©National Archives

Veterans of Waterloo, 1890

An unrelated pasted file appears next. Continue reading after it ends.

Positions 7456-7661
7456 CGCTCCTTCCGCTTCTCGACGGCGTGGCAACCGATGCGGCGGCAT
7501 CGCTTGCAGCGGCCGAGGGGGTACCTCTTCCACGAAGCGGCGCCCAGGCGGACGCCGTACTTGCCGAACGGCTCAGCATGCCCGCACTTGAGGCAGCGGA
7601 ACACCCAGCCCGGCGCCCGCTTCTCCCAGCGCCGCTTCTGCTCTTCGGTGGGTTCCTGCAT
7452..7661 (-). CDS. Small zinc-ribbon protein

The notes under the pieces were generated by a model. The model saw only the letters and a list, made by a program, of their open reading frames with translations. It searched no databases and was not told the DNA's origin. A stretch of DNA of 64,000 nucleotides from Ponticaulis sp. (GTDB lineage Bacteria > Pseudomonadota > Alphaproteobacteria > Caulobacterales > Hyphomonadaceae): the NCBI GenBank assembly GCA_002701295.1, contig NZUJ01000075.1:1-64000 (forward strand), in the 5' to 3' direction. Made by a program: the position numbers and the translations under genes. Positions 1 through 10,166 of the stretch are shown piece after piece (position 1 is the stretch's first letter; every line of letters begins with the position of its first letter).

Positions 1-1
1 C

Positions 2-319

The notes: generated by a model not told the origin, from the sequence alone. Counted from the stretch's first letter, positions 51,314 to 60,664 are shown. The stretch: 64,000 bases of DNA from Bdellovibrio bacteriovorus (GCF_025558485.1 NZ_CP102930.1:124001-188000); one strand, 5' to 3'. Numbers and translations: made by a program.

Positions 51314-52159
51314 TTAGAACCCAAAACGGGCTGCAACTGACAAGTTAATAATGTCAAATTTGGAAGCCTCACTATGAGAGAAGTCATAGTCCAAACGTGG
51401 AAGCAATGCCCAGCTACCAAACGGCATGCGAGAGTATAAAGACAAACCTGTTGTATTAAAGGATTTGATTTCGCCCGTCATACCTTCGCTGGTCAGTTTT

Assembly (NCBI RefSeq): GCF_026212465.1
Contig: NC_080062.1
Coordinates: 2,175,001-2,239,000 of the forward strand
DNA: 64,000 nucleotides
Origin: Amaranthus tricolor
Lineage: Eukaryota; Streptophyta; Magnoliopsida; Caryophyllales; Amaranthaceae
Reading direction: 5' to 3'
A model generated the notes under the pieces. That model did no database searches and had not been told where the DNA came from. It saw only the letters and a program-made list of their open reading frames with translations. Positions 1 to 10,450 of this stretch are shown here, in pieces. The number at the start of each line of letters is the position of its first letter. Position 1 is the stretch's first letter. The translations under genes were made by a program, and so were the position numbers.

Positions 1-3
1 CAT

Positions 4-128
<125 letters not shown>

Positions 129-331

Wellington's description of his troops as - "the scum of the earth, they have all enlisted for drink" - is well-known. At the outbreak of the French wars in 1793, the regular army had been small, only about 50,000 men, mistrusted by a Parliament that insisted on passing an annual Army Act to keep it in being and kept its pay low. An ordinary soldier's fixed pay was a mere eight pence per day, and subject to "stoppages" and maintenance costs. In peacetime, recruits could be difficult to attract - "either grown up Vagabonds or young boys" according to the Adjutant General in 1787. During the Napoleonic Wars, the British army expanded significantly without conscription whereas Napoleon had to rely on conscript troops to fill his armies. It has been estimated that some 20-30,000 men were enlisted each year between 1805 and 1813, rising to an effective Army strength (including the militia) of 330,663 by 1813. Taken in 1890, this photograph shows two survivors from the Battle of Waterloo, wearing the cap the Scot John Isaac Cameron, who had served with the 79th Highlanders, and the Frenchman, Paul Abraham, who had been with the 7th Regiment of French Infantry.

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